Simple hollandaise for the best Easter eggs
When the subject is Easter eggs, most folks usually are talking about the gaily painted specimens in a basket. Me, I think of holiday brunch, and in particular of eggs Benedict. I think of the rich and indulgent dish of Canadian bacon, sauteed spinach and poached eggs enthroned on an English muffin, the whole kit and caboodle drenched in hollandaise sauce.
Making this winner, however, is no snap. Not only must you time the cooking of the separate ingredients just right, but whipping up the hollandaise — that classic French butter sauce — can be challenging.
Happily, I’ve solved the first problem by rethinking the components so that they can be prepared in advance, then combined and baked together. This required making a few subtle substitutions.
I traded the Canadian bacon for a thin slice of ham, which does double duty as a cup to hold the rest of the ingredients. Likewise, I swapped out the English muffin for croutons, which provide some welcome crunch. Finally, there’s now no need to poach the egg (a scary undertaking all by itself). Instead, it bakes right in the ham cup.
What about that fearsome old hollandaise sauce? In truth, it’s never been a terribly big deal as long as you take your time and pay attention. Over the years I’ve made it every which way, with chunks of whole butter or melted butter or clarified butter, using a double boiler or a saucepan directly over low heat or a blender. But the method laid out in this recipe is my favorite.
The key to making a hollandaise is cooking the eggs just enough so that they thicken (starting around 145 F), but not so much that they curdle (between 165 F and 170 F). The best way to control this process is to put the eggs in a metal bowl set over — but not touching — some barely simmering water and cook them slowly. The lemon juice helps to keep the yolks from curdling, but you’ll also want to keep track of how hot the egg mixture is becoming by sticking your immaculately clean finger into the bowl every couple of minutes. When the egg mixture is quite warm, it’s time to add the butter.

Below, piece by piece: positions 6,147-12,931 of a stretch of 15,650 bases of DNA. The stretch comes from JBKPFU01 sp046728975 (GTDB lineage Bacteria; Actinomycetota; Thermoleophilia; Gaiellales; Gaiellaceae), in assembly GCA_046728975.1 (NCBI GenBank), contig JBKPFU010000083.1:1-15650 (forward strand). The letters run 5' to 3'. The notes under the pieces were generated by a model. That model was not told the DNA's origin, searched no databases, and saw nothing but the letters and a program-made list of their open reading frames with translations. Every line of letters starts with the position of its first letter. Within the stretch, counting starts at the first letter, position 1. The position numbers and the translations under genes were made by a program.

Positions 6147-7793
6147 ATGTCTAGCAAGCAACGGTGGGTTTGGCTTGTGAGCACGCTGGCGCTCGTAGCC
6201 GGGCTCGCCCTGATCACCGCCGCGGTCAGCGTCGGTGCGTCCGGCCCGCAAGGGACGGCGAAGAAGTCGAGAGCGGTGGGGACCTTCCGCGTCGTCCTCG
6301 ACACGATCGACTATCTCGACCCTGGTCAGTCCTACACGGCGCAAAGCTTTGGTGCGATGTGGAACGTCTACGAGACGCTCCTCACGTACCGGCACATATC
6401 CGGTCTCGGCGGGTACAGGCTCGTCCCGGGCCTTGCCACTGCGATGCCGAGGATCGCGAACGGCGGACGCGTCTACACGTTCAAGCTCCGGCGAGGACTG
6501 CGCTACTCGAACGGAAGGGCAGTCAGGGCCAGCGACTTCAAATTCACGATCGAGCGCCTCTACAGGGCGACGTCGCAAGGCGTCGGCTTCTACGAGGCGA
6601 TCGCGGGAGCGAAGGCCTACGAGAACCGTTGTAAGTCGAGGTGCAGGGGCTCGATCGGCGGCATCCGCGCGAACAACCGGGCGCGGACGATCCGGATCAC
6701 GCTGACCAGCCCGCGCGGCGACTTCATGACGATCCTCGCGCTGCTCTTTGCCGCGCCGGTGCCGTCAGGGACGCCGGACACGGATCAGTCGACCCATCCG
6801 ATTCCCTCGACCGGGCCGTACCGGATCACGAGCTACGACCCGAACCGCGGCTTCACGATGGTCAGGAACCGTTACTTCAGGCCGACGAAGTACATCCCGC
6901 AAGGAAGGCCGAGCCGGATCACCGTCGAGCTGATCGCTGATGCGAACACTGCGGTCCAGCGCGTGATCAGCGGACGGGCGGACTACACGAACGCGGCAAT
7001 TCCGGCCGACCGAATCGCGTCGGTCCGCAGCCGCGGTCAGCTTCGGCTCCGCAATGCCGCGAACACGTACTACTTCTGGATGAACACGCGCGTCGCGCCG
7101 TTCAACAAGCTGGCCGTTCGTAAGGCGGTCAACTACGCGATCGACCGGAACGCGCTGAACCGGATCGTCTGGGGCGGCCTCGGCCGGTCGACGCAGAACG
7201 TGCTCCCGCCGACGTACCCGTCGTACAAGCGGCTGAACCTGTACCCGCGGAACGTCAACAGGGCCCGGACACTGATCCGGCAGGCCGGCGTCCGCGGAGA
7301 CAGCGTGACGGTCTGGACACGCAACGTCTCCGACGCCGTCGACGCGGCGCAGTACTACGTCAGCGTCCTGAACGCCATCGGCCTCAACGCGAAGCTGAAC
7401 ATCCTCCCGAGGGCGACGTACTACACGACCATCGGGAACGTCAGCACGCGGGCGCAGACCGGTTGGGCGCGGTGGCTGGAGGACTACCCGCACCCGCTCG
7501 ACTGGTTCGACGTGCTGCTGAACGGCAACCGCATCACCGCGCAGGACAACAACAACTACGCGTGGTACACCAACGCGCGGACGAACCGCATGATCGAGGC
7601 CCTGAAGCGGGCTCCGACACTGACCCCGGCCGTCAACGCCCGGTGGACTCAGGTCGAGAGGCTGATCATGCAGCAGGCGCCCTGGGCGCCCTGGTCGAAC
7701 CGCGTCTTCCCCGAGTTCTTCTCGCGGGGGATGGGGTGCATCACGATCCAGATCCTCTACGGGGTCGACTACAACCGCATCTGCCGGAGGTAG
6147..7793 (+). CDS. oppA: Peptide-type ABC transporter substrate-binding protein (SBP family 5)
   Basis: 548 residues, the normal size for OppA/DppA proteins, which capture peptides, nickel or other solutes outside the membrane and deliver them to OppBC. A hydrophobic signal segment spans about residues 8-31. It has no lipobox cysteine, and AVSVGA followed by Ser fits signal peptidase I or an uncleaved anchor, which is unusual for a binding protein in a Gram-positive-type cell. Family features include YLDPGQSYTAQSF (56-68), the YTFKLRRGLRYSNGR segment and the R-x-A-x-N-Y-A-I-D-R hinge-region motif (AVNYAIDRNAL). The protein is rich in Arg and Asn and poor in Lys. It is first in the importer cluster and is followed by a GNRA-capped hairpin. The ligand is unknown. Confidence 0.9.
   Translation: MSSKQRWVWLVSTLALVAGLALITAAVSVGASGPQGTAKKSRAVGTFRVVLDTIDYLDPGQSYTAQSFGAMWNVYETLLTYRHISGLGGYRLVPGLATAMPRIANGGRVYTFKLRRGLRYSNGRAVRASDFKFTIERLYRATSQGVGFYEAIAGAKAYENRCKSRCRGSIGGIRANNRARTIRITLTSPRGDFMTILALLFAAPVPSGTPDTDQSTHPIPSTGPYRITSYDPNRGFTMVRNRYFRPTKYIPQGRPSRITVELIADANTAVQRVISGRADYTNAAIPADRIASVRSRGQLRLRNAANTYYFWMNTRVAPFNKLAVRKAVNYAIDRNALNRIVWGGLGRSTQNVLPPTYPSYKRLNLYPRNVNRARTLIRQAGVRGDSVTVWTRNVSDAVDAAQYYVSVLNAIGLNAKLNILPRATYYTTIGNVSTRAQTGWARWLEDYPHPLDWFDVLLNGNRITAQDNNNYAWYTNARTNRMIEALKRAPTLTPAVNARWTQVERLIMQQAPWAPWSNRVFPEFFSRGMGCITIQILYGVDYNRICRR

We’re using whole chunks of butter here for a couple reasons. First, whole butter is roughly 15 percent water, and that water helps to keep the sauce from splitting. Second, using whole butter results in a lighter and fluffier finished product than a sauce made with melted or clarified butter. Still, to keep the sauce from splitting, be careful to add the butter just a bit at a time.
What to do if that pesky sauce splits anyway? Dump the mixture into a measuring cup, wash out the bowl, drop in a tablespoon or two of hot water, then slowly add the split sauce to the water, whisking as you go, and watch with triumph as your sauce re-emulsifies.
Eggs Benedict Reconstructed
Start to finish: 1 hour
4 1/2 tablespoons unsalted butter, divided
3 slices homestyle white bread, crusts discarded and bread cut into 1/4-inch cubes
10 ounces baby spinach
8 thin slices ham
8 large eggs
Kosher salt and ground black pepper
Hollandaise (see recipe below)